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  1. ArchDaily
  2. Projects
  3. Installations & Structures
  4. Canada
  5. Ekistics Planning & Design
  6. 2016
  7. Storyboard on the Landscape / Ekistics Planning & Design

Storyboard on the Landscape / Ekistics Planning & Design

  • 13:00 - 24 February, 2017
Storyboard on the Landscape / Ekistics Planning & Design
Storyboard on the Landscape / Ekistics Planning & Design, Viewing platform. Floating over the landscape—overlooking the East Village and the river—the structure is comprised of two weathering steel bodies connected by a stage. Image © Peter Lawrence
Viewing platform. Floating over the landscape—overlooking the East Village and the river—the structure is comprised of two weathering steel bodies connected by a stage. Image © Peter Lawrence

Wooden panels. The wooden liner provides an armature for interpretation: a structure to provide support, and a trope to represent the long linear seigneurial land plots. Image © John deWolf Métis flag. The Métis flag is an infinity symbol on blue, representing the unity of two cultures, and faith that the Métis culture shall live on forever. Image © Peter Lawrence; Image © John deWolf [inset] Viewing platform. The platform represents a singular cultural heritage of dual origins. The Métis are descendants of those born of indigenous and European (typically French) peoples.Image © Peter Lawrence Cutline. A cut-line framed by the viewing lens stresses the connection with the river and river-lots, and emphasizes the notion of land as a primary character. Image © Peter Lawrence + 24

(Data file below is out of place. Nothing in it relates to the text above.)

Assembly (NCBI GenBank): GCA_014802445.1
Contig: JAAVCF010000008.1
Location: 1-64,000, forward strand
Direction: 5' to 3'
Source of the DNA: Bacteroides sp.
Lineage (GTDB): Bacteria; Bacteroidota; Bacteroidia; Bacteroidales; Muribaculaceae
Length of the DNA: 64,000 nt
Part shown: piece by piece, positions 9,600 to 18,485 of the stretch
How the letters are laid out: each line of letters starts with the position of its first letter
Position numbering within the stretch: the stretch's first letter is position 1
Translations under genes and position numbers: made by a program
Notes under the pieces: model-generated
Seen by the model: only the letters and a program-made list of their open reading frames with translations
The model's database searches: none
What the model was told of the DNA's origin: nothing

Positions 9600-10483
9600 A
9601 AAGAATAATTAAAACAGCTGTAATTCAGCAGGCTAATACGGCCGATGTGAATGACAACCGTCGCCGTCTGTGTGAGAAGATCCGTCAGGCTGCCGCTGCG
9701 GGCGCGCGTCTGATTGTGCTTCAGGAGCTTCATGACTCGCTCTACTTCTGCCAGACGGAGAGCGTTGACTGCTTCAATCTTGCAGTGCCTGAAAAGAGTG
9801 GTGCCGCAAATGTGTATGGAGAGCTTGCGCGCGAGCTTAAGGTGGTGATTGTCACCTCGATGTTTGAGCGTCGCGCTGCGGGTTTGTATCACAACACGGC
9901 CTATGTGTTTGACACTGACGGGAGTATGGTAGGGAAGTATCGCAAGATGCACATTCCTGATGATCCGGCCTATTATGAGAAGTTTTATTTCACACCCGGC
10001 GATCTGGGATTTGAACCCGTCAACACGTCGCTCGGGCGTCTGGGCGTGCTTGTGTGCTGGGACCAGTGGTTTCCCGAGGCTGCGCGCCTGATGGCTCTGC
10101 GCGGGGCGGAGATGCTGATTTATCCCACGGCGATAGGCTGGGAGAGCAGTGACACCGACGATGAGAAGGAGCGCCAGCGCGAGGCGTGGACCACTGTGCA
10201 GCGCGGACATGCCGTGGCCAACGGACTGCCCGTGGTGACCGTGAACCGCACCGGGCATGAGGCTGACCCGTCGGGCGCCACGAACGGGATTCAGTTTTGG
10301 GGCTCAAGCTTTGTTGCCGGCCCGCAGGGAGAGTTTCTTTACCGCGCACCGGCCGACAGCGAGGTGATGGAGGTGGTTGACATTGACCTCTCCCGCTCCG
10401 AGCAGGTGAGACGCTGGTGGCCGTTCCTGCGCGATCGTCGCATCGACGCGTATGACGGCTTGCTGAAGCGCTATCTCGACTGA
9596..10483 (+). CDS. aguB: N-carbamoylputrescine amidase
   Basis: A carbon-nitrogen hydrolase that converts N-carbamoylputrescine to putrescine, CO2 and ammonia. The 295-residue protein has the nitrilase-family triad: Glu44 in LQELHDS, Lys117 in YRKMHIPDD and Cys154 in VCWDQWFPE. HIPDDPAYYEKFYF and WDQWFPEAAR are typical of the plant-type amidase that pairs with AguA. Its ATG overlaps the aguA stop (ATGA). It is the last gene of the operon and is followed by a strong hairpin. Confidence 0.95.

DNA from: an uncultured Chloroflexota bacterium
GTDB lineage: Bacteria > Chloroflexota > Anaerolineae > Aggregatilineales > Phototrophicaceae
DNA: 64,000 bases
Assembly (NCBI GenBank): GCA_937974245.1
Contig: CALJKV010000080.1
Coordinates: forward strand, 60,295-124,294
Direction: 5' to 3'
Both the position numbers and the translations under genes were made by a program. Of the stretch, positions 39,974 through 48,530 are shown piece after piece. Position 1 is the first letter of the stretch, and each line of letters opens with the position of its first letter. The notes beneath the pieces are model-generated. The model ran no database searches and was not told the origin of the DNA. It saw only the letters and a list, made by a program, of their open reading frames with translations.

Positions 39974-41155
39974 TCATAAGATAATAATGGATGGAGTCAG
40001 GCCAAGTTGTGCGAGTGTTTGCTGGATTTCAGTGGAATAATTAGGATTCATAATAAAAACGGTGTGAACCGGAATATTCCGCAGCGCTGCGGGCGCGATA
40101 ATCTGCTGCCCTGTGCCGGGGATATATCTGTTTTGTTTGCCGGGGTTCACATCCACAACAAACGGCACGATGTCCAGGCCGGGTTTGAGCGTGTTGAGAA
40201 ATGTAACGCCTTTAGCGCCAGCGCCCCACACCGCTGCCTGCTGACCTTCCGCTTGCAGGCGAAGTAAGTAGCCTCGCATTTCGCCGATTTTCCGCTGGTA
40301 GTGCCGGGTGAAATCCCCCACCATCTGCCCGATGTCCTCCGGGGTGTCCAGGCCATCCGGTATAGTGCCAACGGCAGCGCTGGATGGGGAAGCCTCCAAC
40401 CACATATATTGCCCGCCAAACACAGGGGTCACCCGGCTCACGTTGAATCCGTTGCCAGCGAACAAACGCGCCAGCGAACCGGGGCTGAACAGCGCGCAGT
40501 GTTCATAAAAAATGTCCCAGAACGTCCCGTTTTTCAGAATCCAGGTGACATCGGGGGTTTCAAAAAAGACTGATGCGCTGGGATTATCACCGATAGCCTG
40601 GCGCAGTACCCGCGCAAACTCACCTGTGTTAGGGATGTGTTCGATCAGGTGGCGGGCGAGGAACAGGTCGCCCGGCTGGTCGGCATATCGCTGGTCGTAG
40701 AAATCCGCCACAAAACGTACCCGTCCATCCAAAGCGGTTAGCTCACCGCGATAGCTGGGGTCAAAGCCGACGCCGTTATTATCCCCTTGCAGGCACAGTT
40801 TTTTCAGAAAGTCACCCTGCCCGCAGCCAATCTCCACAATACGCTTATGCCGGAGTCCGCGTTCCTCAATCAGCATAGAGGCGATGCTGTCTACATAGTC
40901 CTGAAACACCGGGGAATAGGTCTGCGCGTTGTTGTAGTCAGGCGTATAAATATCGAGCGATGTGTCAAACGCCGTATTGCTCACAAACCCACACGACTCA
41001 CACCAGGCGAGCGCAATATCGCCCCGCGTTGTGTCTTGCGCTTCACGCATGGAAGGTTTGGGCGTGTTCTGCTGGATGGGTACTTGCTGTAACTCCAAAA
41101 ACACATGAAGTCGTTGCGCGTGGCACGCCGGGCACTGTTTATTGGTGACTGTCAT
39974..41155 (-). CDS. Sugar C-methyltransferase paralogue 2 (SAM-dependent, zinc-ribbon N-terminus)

• Architects

  • Location

    Batoche, SK S0K, Canada
  • Project Lead

    John deWolf
  • Lead Architects

    Chris Crawford (architecture), Devin Segal (landscape architecture)
  • Area

    1695.0 m2
  • Project Year

    2016
  • Design/Build Team

    John deWolf—principal in charge (EGD), project manager, lead design; Adam Fine—interpretive planner; Sahisna Chitrakar—interpretion designer; Natalia Ultrémari—graphic designer; Edward Vella—graphic designer.
  • Partner Team

    Chris Crawford—principal in charge (architecture); Julien Boudreau—project designer; Thomas Evans—intern architect; Matt Kijewski—intern; Rob LeBlanc—principal in charge (landscape architecture); Devin Segal—lead landscape architect; Justin Neufeld—intern landscape architect; Derek Hart—civil engineer technician.
  • Design/Build Team

    Genevieve McIntyre—project manager (build); Jean Lanteigne, engineering technologist.
  • Other participants

    Ekistics Planning & Design (architecture/landscape architecture); Skyline Atlantic Canada (fabrication/installation coordination); SweetCroft Engineering Consultants Ltd. (structural engineering).
  • Fabrication